It’s Bye-bye Baby for Kara Walker’s Sphinx
THE DAILY PIC: A video shows the dismantling of an ephemeral giant.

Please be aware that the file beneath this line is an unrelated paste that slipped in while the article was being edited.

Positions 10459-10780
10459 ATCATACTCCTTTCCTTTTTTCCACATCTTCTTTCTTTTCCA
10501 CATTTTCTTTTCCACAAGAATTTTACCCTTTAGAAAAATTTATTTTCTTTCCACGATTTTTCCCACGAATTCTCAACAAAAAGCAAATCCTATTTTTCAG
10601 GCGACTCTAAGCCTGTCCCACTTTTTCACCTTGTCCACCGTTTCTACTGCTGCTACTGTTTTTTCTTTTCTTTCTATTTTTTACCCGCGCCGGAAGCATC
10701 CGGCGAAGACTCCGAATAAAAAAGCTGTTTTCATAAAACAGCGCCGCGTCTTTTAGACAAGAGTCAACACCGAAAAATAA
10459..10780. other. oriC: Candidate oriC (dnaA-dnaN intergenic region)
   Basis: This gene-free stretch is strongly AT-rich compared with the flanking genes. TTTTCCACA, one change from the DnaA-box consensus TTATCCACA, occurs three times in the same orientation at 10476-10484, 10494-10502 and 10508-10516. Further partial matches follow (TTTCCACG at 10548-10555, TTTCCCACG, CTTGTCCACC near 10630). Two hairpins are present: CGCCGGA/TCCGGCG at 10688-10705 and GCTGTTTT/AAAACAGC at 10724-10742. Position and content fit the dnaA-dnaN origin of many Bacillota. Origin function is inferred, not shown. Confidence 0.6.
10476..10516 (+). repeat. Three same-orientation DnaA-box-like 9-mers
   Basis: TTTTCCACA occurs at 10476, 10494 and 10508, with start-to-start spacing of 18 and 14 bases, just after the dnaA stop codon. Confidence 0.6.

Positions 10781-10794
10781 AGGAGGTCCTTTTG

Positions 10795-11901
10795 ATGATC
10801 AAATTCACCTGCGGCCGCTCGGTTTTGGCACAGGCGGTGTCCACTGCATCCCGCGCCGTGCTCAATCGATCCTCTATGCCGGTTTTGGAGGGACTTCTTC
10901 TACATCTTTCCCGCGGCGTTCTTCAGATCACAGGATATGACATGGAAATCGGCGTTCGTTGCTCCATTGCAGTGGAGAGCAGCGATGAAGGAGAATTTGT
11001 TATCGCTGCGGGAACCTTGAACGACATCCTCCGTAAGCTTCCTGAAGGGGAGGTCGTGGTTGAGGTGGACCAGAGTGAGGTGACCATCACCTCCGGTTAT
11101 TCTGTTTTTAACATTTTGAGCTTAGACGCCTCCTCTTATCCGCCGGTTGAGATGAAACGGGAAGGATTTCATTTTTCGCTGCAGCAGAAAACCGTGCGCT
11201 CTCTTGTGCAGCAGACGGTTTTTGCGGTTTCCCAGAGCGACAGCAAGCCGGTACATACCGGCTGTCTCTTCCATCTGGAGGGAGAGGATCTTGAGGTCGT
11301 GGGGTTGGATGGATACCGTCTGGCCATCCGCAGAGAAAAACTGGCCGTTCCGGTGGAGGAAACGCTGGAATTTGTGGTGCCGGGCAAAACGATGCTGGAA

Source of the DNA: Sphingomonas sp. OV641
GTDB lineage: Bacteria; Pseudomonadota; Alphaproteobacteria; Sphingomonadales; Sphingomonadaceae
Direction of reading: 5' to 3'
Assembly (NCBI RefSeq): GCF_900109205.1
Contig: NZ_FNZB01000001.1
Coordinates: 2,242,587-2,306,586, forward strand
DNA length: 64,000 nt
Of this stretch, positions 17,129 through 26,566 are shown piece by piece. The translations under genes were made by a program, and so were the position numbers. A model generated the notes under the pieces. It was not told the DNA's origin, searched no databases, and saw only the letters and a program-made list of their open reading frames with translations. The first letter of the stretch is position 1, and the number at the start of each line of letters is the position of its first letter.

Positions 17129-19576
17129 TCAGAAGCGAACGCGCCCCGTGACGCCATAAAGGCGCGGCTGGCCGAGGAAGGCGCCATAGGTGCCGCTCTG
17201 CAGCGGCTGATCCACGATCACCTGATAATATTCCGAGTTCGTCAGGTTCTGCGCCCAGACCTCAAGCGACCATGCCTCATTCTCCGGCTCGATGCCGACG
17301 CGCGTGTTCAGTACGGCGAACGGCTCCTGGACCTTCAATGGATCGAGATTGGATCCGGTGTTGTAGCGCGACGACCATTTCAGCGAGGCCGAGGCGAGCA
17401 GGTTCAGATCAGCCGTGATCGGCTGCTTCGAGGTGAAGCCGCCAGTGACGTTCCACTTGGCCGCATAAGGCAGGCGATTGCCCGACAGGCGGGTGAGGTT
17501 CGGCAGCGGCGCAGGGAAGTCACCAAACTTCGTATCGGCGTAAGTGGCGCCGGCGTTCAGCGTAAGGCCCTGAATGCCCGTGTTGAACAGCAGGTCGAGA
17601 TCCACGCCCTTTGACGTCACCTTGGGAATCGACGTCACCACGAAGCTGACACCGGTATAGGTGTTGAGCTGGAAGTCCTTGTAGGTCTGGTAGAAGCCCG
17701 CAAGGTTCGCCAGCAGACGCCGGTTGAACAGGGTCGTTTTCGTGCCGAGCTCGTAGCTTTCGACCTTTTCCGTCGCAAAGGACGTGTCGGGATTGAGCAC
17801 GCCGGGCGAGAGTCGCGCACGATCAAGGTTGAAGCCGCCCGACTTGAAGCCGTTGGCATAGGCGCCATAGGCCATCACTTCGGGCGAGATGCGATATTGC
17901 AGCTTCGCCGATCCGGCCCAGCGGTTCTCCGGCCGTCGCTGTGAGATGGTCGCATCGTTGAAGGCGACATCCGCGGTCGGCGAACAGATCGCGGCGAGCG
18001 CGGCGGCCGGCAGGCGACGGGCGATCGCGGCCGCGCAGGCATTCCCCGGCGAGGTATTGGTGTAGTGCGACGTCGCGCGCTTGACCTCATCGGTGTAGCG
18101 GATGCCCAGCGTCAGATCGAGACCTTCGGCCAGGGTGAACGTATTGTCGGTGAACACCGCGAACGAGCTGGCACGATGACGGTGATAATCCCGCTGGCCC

THE DAILY PIC: I assume this will be my last chance for a while to talk about the giant sugar-coated sphinx Kara Walker had up in Williamsburg last summer, and which is getting a good-bye of sorts at Sikkema Jenkins & Co. in New York. In a show aptly titled “Afterword”, the gallery has up a bunch of drawings for and about the sugar piece, as well as the single hand that remains of it and a six-minute video called Rhapsody that documents the work’s dismantling. (My Daily Pic is a still taken from that video.) The deinstallation is presented with Emanuel Chabrier’s cheesy España as its orchestral soundtrack, which Walker describes as full of “bombast and moxie” – making clear that she knows such adjectives should apply to her sphinx as well, and that she revels in its absurd overstatement. The video gets at something else that’s vital about her piece: Despite its scale and ambitions, it was always meant to come apart once again. Any grandiosity in the sphinx was balanced by poignancy.
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